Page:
The CSIRO report – the 60-page full version, not the eight-page glossy fed to the media – observes that readying consumers for cost-reflective pricing “might require more than deregulation”.

It adds that “information campaigns over several years, perhaps similar in scale to those implemented to increase awareness of energy efficiency measures, might be warranted”.

Consumers’ knowledge is low, it says, and they “can be cynical about new technologies such as smart meters”. “Change could be politically challenging."

Should Abbott & Co not succeed in repealing the carbon tax/price regime, we face reaching the second anniversary of the Gillard promise. There’s very little happening to deliver a real change in household costs except for the self-help measure they have been following since the price shocks hit: cutting back on electricity usage.

More will go for solar PVs, but down this road lies a need to rework the tariff structure to recognise the impact of the phenomenon on network economics. Also, users living in rented accommodation don’t have this opportunity.

Having talked up the power bill issue to the point a poll has the community saying it is their “scariest problem” – and wouldn’t it be interesting to have psychologists plumb that mindset – politicians have yet to come up with a resolution.

The clock is ticking.

Keith Orchison, director of consultancy Coolibah Pty Ltd, publisher of the This is Power blog and editor of OnPower newsletter, was chief executive of two national energy associations from 1980 to 2003. he was made a member of the Order of Australia in 2004 for services to the energy industry.

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I'm not sure that the basis of your argument is all that helpful in dealing with the impending price rises (on top of the currently bloated prices).

While many Australians will no doubt continue to mourn the loss of a government controlled electricity supply, most Australian State governments have long ago let the entity adrift from State budget and departmental control.

As State governments continue to hollow out their bureaucracy, there is a decreasing capacity for politicians to be sufficiently informed on the topic of price rises.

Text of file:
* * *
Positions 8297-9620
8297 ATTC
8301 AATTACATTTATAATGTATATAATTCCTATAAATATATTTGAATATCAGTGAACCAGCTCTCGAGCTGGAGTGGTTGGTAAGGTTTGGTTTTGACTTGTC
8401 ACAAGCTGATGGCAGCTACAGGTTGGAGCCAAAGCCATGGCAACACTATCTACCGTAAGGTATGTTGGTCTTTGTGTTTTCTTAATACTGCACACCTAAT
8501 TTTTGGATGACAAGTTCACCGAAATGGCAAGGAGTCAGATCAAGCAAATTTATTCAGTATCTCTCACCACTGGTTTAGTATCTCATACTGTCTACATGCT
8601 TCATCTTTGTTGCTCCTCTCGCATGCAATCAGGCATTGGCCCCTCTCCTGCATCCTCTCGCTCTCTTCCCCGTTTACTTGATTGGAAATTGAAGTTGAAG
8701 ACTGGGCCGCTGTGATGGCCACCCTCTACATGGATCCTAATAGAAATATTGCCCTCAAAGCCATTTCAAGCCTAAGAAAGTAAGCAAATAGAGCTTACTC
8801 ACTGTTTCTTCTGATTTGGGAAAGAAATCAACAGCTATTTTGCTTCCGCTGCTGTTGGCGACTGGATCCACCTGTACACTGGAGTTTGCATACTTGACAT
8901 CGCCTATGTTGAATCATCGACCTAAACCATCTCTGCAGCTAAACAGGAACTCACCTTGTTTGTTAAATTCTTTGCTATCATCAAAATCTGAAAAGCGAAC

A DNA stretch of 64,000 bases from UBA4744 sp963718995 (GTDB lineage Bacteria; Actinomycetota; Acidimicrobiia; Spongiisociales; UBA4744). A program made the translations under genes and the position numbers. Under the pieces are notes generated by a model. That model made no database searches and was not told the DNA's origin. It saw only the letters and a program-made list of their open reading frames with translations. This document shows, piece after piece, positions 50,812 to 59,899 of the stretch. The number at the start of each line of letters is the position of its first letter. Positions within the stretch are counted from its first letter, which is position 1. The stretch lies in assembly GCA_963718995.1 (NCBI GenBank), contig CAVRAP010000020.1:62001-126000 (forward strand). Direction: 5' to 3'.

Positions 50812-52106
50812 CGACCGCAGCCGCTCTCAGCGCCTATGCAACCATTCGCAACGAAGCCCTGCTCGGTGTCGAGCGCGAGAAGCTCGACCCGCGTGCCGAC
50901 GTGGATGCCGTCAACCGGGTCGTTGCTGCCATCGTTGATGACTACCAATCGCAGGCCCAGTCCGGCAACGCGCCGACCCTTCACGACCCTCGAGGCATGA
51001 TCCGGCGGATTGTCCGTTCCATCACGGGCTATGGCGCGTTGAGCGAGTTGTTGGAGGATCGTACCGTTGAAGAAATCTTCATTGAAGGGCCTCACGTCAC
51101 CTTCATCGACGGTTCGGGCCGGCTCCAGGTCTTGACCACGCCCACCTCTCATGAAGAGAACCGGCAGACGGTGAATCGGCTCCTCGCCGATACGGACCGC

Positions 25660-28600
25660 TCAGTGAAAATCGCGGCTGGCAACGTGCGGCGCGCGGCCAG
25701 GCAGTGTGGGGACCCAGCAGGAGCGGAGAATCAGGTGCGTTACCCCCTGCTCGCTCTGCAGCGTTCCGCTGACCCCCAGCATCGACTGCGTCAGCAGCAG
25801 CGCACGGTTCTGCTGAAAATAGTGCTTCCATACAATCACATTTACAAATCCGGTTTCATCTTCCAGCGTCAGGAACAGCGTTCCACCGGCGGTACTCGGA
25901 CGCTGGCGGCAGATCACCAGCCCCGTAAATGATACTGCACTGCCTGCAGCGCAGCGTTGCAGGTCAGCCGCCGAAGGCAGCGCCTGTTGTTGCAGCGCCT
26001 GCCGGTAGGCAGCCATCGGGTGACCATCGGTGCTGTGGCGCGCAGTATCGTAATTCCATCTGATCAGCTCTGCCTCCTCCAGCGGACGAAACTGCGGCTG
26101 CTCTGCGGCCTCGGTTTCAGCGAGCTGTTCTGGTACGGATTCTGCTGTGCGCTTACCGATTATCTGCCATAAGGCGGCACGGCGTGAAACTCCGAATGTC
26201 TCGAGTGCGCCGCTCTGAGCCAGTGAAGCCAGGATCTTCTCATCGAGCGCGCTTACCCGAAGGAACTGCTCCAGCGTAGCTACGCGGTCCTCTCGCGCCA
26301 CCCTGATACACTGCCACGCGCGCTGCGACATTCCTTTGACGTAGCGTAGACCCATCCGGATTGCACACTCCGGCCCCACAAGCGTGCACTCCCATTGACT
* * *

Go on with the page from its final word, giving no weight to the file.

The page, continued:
This lack of authoritative capacity by government to make credible comments on electricity pricing means politicians tend to resort to soap-box rhetoric as a means to quell public disquiet.

That the government instituted electricity 'price commission' is but a plaything of the generating and distribution sector, politicians bereft of knowledge have nowhere to go but to merely support their (industry controlled) 'umpire'.


The media is always cheering higher house prices. Higher electricity prices are hurting me far less than the rampant rise in house prices we have 'enjoyed' over the past ten years. Three cheers for inflation.

Last January, I installed a 6.5 kw PV Solar system for $11,400. It was taken from my available, but small capital as I wanted to reduce the quarterly expense bills as much as possible. The bills started coming down and my last Oct - Dec quarter bill was just less than $30. I did not install the equipment because of "government rebates", although they were 0.16c per kwh.

I have also taken to turning off my Controlled Tariff hot water meter for two days and turning it back on for one day. My hot water remains hot for the whole period. And my hot water Tariff bill has reduced.

I wonder what would happen if everyone turned off their Hot water Controlled Load Tariff for two days, and turned it on for one day?


The issue is not whether you are consuming less electricity, but how much you are paying in standing costs to have electricity available.

For example, in Sydney, NSW, the 'availability' charge for electricity is some $360 per year. For those outside Sydney, the NSW 'availability' charge is $500. No NSW politician can explain the big difference.

Each state has similar 'availability' charges.


The cost difference in reticulating rural vs metro is obvious. What's harder to explain is why the margin is so surprisingly small.

The main causes of electricity price rises are:
1) over-investment in electricity infrastructure.
2) The Carbon Tax.
3) The Renewable energy targets, subsidising Wind and Solar power, with Gas Turbine backup.